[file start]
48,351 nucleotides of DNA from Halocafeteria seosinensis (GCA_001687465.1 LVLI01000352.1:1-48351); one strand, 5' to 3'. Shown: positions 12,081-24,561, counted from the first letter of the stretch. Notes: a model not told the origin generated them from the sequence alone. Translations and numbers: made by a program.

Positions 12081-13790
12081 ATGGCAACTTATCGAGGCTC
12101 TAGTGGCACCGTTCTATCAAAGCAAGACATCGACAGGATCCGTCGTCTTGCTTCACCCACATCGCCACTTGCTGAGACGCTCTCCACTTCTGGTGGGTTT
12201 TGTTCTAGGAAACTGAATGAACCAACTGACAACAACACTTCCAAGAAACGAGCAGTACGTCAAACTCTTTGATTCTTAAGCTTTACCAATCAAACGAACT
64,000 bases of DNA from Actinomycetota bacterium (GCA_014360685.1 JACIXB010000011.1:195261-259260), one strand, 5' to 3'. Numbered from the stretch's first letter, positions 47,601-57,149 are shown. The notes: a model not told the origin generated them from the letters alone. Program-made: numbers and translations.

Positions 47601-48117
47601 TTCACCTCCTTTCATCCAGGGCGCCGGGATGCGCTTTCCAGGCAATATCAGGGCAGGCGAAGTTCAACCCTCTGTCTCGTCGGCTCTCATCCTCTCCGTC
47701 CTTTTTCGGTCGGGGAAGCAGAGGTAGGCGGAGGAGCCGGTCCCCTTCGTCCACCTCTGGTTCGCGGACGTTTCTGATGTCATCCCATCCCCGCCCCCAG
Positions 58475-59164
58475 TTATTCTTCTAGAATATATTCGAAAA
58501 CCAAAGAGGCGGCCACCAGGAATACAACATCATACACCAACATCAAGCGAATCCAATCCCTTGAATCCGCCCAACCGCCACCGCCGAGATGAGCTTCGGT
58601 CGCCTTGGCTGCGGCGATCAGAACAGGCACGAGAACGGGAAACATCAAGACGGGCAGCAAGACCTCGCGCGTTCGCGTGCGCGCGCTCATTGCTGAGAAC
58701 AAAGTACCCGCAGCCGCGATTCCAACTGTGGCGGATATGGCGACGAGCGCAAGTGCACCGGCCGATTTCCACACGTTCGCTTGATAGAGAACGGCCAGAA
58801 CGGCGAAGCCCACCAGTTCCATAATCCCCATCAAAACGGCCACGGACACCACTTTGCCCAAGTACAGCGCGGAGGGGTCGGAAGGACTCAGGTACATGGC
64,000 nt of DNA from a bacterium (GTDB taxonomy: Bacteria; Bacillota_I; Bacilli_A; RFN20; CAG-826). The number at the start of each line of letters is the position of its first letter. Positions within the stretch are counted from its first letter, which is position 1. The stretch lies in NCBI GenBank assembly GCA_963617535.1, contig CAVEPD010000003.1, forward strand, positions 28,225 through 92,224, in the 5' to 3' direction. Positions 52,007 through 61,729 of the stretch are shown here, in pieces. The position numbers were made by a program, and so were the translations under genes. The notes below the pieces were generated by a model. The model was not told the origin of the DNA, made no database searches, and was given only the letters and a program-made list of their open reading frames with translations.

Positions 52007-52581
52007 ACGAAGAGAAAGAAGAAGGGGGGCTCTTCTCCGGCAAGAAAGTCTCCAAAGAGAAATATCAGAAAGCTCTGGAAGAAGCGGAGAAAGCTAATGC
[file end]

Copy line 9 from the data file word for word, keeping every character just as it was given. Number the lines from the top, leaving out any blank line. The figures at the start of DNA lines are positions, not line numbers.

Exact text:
47701 CTTTTTCGGTCGGGGAAGCAGAGGTAGGCGGAGGAGCCGGTCCCCTTCGTCCACCTCTGGTTCGCGGACGTTTCTGATGTCATCCCATCCCCGCCCCCAG